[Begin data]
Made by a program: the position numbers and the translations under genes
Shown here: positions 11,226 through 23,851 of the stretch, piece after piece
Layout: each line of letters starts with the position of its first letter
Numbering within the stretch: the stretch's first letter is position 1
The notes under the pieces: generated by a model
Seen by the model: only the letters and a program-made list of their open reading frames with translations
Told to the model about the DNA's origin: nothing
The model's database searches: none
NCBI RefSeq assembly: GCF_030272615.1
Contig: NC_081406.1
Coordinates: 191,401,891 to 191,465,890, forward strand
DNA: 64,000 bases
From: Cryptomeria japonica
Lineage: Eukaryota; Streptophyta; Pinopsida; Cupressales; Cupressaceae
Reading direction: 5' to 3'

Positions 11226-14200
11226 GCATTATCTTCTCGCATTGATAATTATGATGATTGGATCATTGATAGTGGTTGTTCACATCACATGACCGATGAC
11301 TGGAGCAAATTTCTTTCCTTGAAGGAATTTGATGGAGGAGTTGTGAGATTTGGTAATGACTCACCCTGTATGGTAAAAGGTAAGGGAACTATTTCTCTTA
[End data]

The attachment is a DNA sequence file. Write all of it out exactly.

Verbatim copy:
Made by a program: the position numbers and the translations under genes
Shown here: positions 11,226 through 23,851 of the stretch, piece after piece
Layout: each line of letters starts with the position of its first letter
Numbering within the stretch: the stretch's first letter is position 1
The notes under the pieces: generated by a model
Seen by the model: only the letters and a program-made list of their open reading frames with translations
Told to the model about the DNA's origin: nothing
The model's database searches: none
NCBI RefSeq assembly: GCF_030272615.1
Contig: NC_081406.1
Coordinates: 191,401,891 to 191,465,890, forward strand
DNA: 64,000 bases
From: Cryptomeria japonica
Lineage: Eukaryota; Streptophyta; Pinopsida; Cupressales; Cupressaceae
Reading direction: 5' to 3'

Positions 11226-14200
11226 GCATTATCTTCTCGCATTGATAATTATGATGATTGGATCATTGATAGTGGTTGTTCACATCACATGACCGATGAC
11301 TGGAGCAAATTTCTTTCCTTGAAGGAATTTGATGGAGGAGTTGTGAGATTTGGTAATGACTCACCCTGTATGGTAAAAGGTAAGGGAACTATTTCTCTTA